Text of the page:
Reply
  • gonzopancho - Tuesday, March 26, 2013 - link

    You seem to have missed the part where the same iPhone model will be available for both AT&T and T-Mobile. Reply
  • Bob Todd - Wednesday, March 27, 2013 - link

    You seemed to have missed the part where that has no relevance to breaking the subsidy stranglehold the big carriers have on America. I'm fully aware that it will be the same phone, and I'm fully aware that the hardware is the same as the old (AT&T) phone. Why would Apple make multiple models with radios that support the same bands? If they could have made one model that supported every band they needed across the globe they would have. That doesn't have anything to do with Apple (not) paving the way for the end of highly subsidized contracts here. Apple is not a carrier. And Apple has never stipulated to AT&T/Verizon/Sprint that in order to sell the iPhone they had to offer contract free pricing. If you want to point a finger at someone in the same space that has actually made real attempts to disrupt the subsidy model here it is Google with the cheap unlocked Nexus line, not that the exercise has been enormously successful so far. Reply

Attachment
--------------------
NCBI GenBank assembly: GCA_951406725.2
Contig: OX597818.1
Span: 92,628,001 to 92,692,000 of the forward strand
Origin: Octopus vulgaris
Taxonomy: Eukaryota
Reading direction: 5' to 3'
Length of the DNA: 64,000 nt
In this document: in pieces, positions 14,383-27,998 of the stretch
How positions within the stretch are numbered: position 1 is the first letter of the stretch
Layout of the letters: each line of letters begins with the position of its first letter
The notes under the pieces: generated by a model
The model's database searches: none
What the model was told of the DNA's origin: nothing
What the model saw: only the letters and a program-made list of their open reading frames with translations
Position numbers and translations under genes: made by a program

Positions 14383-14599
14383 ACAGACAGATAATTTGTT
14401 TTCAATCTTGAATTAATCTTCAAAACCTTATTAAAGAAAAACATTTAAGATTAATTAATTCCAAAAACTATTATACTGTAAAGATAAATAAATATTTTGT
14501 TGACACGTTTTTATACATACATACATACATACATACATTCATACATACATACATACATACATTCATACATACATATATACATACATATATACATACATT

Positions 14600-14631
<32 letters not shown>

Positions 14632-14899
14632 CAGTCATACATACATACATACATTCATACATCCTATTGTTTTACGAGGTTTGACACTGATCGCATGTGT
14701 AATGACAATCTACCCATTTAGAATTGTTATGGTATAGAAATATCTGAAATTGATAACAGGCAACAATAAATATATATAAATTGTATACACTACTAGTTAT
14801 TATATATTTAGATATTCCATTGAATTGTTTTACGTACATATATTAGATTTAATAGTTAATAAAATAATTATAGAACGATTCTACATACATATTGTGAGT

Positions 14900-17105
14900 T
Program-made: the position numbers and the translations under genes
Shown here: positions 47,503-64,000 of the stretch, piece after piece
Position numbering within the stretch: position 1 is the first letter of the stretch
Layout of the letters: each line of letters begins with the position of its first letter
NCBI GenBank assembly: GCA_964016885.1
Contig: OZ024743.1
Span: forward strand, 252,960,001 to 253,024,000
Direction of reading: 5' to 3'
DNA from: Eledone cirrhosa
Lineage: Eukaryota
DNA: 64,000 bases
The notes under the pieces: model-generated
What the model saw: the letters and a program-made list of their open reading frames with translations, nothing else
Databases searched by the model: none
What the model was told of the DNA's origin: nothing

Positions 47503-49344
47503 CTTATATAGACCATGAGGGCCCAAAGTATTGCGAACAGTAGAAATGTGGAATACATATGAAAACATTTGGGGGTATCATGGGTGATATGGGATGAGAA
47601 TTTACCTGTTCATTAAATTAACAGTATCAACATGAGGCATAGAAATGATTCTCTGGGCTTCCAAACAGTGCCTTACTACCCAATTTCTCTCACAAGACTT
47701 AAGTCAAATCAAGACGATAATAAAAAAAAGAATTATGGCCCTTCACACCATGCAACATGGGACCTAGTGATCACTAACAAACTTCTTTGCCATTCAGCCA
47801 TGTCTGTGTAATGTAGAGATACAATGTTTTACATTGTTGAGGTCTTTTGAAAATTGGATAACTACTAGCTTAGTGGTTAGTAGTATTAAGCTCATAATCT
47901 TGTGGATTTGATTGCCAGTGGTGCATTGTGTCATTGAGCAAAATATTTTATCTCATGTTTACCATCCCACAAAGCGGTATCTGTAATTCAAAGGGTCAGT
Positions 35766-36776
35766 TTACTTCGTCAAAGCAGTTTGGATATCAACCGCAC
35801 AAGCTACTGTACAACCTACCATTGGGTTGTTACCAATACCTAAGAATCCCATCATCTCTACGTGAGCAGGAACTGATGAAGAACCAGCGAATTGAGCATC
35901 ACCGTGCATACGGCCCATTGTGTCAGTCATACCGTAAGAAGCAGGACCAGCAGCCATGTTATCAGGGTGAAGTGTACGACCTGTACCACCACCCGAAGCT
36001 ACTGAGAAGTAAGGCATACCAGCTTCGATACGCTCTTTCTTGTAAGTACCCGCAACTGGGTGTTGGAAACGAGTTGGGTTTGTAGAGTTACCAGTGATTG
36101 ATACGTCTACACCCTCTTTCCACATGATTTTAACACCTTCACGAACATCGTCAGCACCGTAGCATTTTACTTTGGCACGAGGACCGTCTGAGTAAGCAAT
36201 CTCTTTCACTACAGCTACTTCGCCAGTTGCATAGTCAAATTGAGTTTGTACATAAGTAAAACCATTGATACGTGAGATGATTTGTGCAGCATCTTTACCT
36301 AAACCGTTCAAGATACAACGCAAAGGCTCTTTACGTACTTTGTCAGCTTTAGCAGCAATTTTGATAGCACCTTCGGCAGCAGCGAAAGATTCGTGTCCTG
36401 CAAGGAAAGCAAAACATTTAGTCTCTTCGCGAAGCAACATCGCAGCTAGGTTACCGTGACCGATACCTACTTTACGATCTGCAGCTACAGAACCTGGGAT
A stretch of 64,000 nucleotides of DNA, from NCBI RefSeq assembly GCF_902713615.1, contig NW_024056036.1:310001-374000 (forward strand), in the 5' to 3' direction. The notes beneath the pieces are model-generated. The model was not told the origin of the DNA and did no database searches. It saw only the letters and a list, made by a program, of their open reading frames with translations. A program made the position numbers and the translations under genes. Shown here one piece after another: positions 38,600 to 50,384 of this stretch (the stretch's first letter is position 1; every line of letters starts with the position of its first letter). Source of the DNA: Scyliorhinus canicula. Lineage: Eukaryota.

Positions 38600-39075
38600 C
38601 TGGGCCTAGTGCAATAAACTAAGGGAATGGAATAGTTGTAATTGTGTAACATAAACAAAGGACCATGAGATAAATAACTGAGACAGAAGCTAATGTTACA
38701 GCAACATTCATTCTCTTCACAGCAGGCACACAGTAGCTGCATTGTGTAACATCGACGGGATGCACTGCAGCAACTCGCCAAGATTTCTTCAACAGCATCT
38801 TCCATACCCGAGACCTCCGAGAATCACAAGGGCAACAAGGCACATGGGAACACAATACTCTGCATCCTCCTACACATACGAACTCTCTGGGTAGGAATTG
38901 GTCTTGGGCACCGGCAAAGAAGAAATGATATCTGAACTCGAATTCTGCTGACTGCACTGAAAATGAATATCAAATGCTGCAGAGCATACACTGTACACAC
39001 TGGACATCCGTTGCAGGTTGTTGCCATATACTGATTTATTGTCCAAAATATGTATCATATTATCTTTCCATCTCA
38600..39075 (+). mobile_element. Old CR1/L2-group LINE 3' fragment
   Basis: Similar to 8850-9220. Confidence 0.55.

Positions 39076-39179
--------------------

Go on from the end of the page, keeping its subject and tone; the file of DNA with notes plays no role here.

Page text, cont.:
• darwinosx - Friday, March 29, 2013 - link

    Everyone benefits from subsidizing. But lets pretend like its only Apple because you have an Android phone. Loansharking..right. Reply
  • jeffkibuule - Tuesday, March 26, 2013 - link

    A real shame about the lack of AWS WCDMA. Oh well. Hopefully AWS LTE will still work with the current A1428 models. Reply
  • Bob Todd - Tuesday, March 26, 2013 - link

    It will. The short version of the difference is that the new model supports HSPA+ 42Mbps (on 1700MHz), but the old one will cap out at HSPA+ 21Mbps (on 1900MHz). Both new and old will support LTE. Reply